Southland Academy 5th-graders celebrate culmination of ‘Why America is Free’
AMERICUS — The Southland Academy fifth-grade classes have celebrated the culmination of a history-based curriculum, “Why America is Free.” Under the direction of the Southland Academy teachers, administration and staff, the students experienced a six-week, in-depth study into the extraordinary events, times and heroes of the American Revolution as well as the principles and values upon which our country was founded. The curriculum enables the students to simultaneously capture two centuries, the 18th and the present, while at school. t does so in a way that unifies students, expands minds, generates respect and responsibility, strengthens character, and establishes a lasting curiosity for learning.
Each Southland student transformed himself or herself into a persona of a colonial child of the American Revolution for the finale of the curriculum. The entire school day known as Patriots Day celebrated the life and times of a student during the American Revolution. Along with the teachers and administration, the parent leadership team under the direction of Melanie Weaver helped create an 18th Century atmosphere in which each student could live the life of a young colonist while at Southland Academy. Dressed in colonial attire, students experienced a variety of activities such as making butter, tinsmithing, and colonial games and crafts. The young masters had the opportunity to meet with the school master who educated them in deportment, gentlemen responsibilities, as well as academics. The Lady of Refinement helped the young mistresses with the etiquette of the fan, the etiquette of tea, and mending.
According to student Lauren Duke, “That day I thought I was a real colonial child.”
The students and teachers gathered for a lunch of chicken, potatoes, beans and cornbread served with their fresh butter, as parents and faculty maintained the 18th Century theme. The afternoon events concluded with special guest, “Martha Washington,” visiting with the young colonists sharing the story of her life with George Washington.
All in colonial dress, students, volunteer parents, teachers, administrators, and representatives from the Americus Chapter of the Colonial Dames gathered just past candlelight for the evening celebration. The students honored the heroes of the Revolution and learned the fate of a Continental soldier as well as those who signed the Declaration of Independence. The military gun salute, the horses, the lanterns, and the beautiful home of Mr. and Mrs. Paul Hall set the stage for a very authentic colonial evening.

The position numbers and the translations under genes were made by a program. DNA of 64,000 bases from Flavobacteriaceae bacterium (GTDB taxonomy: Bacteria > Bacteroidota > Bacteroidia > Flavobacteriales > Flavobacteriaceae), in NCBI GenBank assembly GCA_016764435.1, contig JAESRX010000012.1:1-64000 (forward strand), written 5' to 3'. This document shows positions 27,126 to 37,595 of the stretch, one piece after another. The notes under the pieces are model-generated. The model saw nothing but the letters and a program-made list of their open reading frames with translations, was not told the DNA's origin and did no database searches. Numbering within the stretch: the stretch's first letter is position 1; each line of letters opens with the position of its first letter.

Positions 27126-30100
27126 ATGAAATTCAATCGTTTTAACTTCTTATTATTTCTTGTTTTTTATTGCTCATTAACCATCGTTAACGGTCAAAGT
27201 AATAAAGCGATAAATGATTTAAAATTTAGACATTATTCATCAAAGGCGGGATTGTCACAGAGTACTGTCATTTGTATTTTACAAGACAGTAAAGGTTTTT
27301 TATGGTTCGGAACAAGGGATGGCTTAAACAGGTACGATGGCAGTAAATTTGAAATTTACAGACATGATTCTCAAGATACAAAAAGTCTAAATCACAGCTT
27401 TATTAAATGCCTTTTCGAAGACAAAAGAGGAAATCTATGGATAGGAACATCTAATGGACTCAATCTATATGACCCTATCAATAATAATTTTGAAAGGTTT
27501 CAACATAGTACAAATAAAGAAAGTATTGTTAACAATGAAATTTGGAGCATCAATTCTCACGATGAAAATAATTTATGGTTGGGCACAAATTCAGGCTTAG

Southland students were given this opportunity to study the hands on curriculum thanks to the Americus Town Committee of The National Society of The Colonial Dames of America, Georgia Society who provided the “Why America is Free” resources.
Lower School Director, Laura Kinslow remarked, “Our students are very blessed to have been able not only to experience this remarkable curriculum but also to immerse themselves into their own heritage while having fun in the learning process. The impact of this program will have resounding effects on our students as they continue their educations. They have gained a respect and appreciation of how this country developed, and now they feel a stronger connection to our ancestors and can bring this sense of legacy to the present.”
Southland fifth grader Will Reeves describes his experience: “Colonial Day is the best day ever. I learned how to make butter and write in Latin. I made an ornament with a hammer. We also got letters from our family members off in war. We went to Great Hall Plantation to talk about the war. It was a great experience.”
Classmate Lily Haugabook recounts, “For Patriots Day we dressed up and pretended to be colonial children. I say we were pretending but it felt absolutely real! It was so fun and entertaining, but I also learned a lot from it. I’d do it again if I could. It was a great experience!”